Last week Brian Bowman, a Metis candidate in Winnipeg’s civic election, won the race for mayor. He became the first indigenous person to claim that seat in the city’s 140-year history. For aboriginal people across the country, this is a significant political moment.
In our own upcoming election, there are at least five candidates of aboriginal descent. Vision incumbent Ken Clement from the Ktunaxa First Nation in the Kootenays is on the ballot again for school board. Jamie Lee Hamilton, whose grandparents were from the Blackfeet Nation, is running for park board under the IDEA banner. COPE is running aboriginal candidates at school board, park board and council.
It isn’t easy for anyone to make the decision to run for public office, but the fraught history between the federal government and aboriginal communities makes it a uniquely complex decision for indigenous candidates. I asked Audrey Siegl, COPE’s city council candidate from the Musqueam Nation, how her family reacted when she announced her run for Vancouver council. “It’s been a mixed bag of reactions,” Siegl said.
Multiple generations of Siegl’s family were forced to attend residential school, a federally mandated program that, according to Reconciliation Canada, saw 150,000 children taken from their homes and subject to a mortality rate of between 40 to 60 per cent. This history was top of mind when Siegl told her family. “When I did the video release of my announcement that I’m running for city council, a lot of people were confused, a lot of people didn’t like it, and there were also a cross-section of people who supported me and said ‘good we need you in there.’”
Aside from the historical tensions, there are immediate reasons for aboriginal candidates to step lightly. In August, federal Liberals acclaimed B.C. Regional Chief Jody Wilson-Raybould of the We Wai Kai Nation as their candidate for the new Vancouver Granville riding. Nationally, some members of the Assembly of First Nations criticized Wilson-Raybould for tempting the wrath of the federal Conservative party, which holds the purse strings on funding to aboriginal communities.
But aboriginal candidates are stepping forward, with grace and generosity.
Diana Day, of the Oneida Nation, is seeking a spot on school board with COPE. Day graduated with an Honours B.A. in psychology and has worked for years as a leader in aboriginal health initiatives. I asked her by email what aspects of indigenous leadership she would bring to the school board. “As an indigenous woman I have been raised to care for the greater good of all children as a collective and not limited to the well-being of my own children. It is important for me to continue to see a collective community that is inclusive and looking out for the most vulnerable children and youth to ensure continuity of supports are in place throughout the school system.”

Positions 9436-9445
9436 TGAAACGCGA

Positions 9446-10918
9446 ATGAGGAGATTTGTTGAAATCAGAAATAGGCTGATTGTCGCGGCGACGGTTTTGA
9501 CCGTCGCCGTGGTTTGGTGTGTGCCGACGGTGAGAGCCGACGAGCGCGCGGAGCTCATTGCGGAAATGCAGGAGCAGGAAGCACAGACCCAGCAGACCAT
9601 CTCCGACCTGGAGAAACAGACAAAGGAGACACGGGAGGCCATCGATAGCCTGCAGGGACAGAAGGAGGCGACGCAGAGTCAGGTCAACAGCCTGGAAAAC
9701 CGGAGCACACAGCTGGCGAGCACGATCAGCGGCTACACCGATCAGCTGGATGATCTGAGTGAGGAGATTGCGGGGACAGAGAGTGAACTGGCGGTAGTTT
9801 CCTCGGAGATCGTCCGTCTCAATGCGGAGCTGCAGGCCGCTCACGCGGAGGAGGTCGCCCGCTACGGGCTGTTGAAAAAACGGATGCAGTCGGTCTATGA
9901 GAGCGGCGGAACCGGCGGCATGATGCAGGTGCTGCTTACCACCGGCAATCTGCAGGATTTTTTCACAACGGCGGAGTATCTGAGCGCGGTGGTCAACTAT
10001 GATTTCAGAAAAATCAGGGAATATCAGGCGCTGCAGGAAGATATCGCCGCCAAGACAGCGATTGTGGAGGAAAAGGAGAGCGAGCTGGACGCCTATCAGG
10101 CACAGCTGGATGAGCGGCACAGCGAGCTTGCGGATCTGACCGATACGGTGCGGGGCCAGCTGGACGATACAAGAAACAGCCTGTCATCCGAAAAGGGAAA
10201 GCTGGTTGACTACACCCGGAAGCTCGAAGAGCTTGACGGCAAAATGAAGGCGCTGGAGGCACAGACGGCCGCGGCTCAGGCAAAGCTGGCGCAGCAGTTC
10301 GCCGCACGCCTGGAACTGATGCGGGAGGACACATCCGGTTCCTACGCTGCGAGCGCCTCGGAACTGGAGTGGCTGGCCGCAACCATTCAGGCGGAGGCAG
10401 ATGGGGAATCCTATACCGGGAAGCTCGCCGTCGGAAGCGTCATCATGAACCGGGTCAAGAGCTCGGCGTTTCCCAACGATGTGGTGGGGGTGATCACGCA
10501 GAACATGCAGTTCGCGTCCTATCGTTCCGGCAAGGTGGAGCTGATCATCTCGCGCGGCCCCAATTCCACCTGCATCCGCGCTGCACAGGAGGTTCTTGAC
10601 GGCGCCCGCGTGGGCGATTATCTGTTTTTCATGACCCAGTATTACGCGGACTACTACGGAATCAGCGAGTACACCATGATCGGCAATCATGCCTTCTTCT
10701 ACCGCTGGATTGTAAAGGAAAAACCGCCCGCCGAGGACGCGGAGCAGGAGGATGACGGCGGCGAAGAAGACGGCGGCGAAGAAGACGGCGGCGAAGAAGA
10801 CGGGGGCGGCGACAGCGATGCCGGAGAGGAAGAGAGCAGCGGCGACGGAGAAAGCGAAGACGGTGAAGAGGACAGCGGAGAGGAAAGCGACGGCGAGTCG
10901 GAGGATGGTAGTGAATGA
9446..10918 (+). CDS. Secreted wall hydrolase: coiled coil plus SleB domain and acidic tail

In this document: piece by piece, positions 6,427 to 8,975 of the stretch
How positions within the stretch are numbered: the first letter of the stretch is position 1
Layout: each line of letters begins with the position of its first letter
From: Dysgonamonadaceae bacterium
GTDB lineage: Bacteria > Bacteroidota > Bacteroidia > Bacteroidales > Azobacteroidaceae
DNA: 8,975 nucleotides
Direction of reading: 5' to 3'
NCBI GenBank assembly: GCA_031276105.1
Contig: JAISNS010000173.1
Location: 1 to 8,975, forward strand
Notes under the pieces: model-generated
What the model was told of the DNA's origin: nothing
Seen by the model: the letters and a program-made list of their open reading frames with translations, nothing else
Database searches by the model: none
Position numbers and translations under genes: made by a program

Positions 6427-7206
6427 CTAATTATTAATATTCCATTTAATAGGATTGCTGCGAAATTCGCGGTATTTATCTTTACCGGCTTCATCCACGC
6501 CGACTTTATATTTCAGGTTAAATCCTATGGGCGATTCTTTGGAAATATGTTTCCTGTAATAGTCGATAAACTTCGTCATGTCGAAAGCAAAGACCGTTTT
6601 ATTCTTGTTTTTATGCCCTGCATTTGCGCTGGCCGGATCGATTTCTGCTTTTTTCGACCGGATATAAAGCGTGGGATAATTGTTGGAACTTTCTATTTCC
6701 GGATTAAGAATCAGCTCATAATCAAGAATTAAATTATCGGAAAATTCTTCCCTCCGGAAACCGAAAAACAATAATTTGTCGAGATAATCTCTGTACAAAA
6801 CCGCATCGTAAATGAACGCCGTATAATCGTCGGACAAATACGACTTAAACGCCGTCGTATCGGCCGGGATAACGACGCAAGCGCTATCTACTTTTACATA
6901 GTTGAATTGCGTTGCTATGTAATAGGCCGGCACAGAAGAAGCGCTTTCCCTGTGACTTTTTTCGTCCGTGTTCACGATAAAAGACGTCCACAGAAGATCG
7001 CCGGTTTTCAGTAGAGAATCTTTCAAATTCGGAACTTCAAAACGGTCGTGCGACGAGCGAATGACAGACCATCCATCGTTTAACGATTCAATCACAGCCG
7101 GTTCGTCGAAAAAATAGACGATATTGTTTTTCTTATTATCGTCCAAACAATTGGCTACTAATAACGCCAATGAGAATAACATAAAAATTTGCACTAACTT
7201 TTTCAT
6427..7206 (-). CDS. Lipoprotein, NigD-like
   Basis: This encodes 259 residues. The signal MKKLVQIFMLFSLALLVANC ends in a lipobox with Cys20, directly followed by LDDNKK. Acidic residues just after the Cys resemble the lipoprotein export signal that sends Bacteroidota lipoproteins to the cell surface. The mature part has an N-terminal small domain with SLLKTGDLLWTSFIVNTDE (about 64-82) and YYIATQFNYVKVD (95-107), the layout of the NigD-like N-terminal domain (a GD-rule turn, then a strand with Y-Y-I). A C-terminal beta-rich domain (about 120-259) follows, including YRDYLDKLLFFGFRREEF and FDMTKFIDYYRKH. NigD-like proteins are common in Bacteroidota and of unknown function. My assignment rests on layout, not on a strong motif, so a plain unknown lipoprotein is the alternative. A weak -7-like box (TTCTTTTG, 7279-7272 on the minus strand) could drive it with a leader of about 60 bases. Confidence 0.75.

Both Siegl and Day agree that Vancouver has been missing out by not having more aboriginal voices at the municipal decision making table. Siegl noted that a city in hot pursuit of the title of Greenest City is missing out on the environmental knowledge of her people who have had a relationship with this land for generations. “Vancouver has been missing out, not only on a strong rich history of the land, but that strong rich history includes examples of how a matriarchal society thrived, and how they found success in so many different areas including trade and commerce, including managing the resources.”
Not only does the exclusion of aboriginal voices keep important knowledge out of reach for our municipal decision makers, it also hurts our aboriginal citizens. In the end, everyone loses out. “Because we are not at the table there is no level playing field,” Day said. “There is limited cultural sensitivity and cultural awareness among the members of the municipal government. As a result there is no cultural safety in the education system and generations of indigenous people have not been successfully graduating into careers and obtaining their rightful place in society as law makers, visionaries, and contributors to the municipal government.”
T’uy’tanat-Cease Wyss, COPE’s aboriginal candidate for park board, has extensive experience in urban agriculture, and helped establish a community kitchen and garden for her Squamish community on the North Shore — initiatives very similar to what the Vancouver park board prioritized in last year’s Local Food Action Plan.
With such thoughtful, qualified aboriginal candidates on the ballot, perhaps Vancouver can claim a different first. I’d be pretty proud if all five made it across the line.